A survey by O’Keeffe and Clarke-Pearson (2011) indicates that 20% of teens who access social media websites have shared nude photos of themselves. Social media encourages child pornography and sharing of sexually explicit images, photographs and messages.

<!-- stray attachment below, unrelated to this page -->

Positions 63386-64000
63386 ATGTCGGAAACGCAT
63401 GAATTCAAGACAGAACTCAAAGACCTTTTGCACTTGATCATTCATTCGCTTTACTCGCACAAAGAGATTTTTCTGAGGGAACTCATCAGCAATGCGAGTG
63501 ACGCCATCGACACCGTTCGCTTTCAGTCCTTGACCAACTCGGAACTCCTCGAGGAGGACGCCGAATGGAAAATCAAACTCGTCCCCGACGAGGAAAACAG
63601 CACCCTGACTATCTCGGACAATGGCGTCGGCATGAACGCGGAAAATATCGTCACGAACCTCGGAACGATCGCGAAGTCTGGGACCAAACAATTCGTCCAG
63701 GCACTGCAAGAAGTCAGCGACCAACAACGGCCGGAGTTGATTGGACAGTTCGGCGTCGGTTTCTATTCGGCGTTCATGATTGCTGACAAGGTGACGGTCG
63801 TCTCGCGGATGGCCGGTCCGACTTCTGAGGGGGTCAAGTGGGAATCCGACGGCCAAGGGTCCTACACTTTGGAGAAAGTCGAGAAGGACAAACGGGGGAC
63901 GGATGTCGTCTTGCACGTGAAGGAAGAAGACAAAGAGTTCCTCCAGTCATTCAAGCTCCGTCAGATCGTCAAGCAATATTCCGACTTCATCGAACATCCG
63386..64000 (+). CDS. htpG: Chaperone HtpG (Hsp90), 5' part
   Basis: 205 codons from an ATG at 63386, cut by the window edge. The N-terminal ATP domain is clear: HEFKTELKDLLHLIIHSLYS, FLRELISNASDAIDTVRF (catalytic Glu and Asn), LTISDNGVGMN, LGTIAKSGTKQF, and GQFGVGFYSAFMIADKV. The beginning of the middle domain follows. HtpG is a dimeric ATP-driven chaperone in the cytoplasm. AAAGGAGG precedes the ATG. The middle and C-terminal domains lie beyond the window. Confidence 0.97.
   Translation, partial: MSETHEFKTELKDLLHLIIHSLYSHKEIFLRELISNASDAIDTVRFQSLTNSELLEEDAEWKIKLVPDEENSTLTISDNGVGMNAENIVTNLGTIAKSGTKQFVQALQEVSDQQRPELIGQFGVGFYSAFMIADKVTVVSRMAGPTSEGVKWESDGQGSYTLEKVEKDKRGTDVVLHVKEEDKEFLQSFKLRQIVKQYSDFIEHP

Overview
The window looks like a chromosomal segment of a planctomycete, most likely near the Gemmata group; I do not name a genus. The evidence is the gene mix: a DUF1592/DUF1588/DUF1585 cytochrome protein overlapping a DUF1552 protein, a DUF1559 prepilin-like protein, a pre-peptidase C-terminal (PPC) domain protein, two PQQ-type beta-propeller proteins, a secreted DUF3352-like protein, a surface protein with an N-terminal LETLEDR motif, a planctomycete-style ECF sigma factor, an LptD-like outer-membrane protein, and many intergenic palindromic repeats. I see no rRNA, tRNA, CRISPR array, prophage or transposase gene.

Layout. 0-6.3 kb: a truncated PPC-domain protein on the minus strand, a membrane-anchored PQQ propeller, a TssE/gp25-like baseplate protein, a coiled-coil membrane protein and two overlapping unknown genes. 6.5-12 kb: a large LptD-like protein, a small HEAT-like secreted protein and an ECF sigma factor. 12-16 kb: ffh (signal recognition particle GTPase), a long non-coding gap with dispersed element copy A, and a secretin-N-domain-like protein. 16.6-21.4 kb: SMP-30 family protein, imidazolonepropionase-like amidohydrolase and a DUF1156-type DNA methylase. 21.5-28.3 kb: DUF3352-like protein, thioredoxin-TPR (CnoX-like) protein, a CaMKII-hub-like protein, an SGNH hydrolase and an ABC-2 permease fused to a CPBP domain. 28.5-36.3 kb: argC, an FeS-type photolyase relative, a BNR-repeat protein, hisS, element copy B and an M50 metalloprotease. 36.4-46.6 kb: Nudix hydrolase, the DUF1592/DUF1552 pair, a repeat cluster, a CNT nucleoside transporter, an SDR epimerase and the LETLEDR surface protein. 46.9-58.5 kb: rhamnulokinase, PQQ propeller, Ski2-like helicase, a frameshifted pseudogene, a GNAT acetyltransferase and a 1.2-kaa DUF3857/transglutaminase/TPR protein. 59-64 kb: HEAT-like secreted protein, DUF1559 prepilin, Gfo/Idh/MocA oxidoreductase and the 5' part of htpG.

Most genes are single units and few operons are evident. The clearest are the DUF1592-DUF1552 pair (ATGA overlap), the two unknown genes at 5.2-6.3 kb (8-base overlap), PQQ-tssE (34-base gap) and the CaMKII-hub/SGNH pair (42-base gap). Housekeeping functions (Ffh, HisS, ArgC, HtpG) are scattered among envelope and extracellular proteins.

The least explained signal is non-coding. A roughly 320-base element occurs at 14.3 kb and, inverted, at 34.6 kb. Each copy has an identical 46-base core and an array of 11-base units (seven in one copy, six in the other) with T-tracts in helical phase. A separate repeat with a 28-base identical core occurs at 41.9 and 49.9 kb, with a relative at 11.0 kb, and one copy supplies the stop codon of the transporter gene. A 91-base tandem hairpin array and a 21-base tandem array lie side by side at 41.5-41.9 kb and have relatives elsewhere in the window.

Despite these negative effects, social media has also shown a myriad of positive impact on children. First, social media offers an effective platform for communication and socialization, thus enabling children to accomplish important tasks considered to be important to them offline (Al-Deen & Hendricks, 2012). This enables them to stay connected with their families and friends, make new friends and even exchange ideas. It gives them an opportunity to engage in community development activities, enhance both their individual and collective creativity, expand online connections and foster their unique social skills and identities. Social media also enhances the learning opportunities of children. O’Keeffe and Clarke-Pearson (2011) observe that students use social media to coordinate group projects and homework outside the classroom setting while some schools use blogs as teaching tools. These promote learning among the targeted children. Finally, social media provides an opportunity to easily and anonymously access health information. The resources range from information on stress reduction to sexually transmitted diseases among many others. This way, children get information on ways of maintaining good health without necessarily involving